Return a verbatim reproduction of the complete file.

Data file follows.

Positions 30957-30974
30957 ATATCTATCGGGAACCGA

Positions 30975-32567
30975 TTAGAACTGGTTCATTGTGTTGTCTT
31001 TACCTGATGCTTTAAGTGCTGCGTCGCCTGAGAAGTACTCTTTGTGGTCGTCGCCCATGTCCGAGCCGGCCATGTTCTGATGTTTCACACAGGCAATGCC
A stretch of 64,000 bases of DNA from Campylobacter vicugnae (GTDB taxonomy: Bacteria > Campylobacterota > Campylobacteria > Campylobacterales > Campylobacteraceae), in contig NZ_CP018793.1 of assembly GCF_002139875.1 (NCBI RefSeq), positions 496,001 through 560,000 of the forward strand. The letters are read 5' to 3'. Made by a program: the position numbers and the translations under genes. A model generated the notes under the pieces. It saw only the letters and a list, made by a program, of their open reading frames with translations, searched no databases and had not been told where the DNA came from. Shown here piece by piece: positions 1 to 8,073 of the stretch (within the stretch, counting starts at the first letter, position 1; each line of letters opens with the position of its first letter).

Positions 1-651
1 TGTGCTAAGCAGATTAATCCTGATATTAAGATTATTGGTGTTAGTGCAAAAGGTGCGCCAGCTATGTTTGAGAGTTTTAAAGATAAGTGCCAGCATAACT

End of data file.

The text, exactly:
Positions 30957-30974
30957 ATATCTATCGGGAACCGA

Positions 30975-32567
30975 TTAGAACTGGTTCATTGTGTTGTCTT
31001 TACCTGATGCTTTAAGTGCTGCGTCGCCTGAGAAGTACTCTTTGTGGTCGTCGCCCATGTCCGAGCCGGCCATGTTCTGATGTTTCACACAGGCAATGCC
A stretch of 64,000 bases of DNA from Campylobacter vicugnae (GTDB taxonomy: Bacteria > Campylobacterota > Campylobacteria > Campylobacterales > Campylobacteraceae), in contig NZ_CP018793.1 of assembly GCF_002139875.1 (NCBI RefSeq), positions 496,001 through 560,000 of the forward strand. The letters are read 5' to 3'. Made by a program: the position numbers and the translations under genes. A model generated the notes under the pieces. It saw only the letters and a list, made by a program, of their open reading frames with translations, searched no databases and had not been told where the DNA came from. Shown here piece by piece: positions 1 to 8,073 of the stretch (within the stretch, counting starts at the first letter, position 1; each line of letters opens with the position of its first letter).

Positions 1-651
1 TGTGCTAAGCAGATTAATCCTGATATTAAGATTATTGGTGTTAGTGCAAAAGGTGCGCCAGCTATGTTTGAGAGTTTTAAAGATAAGTGCCAGCATAACT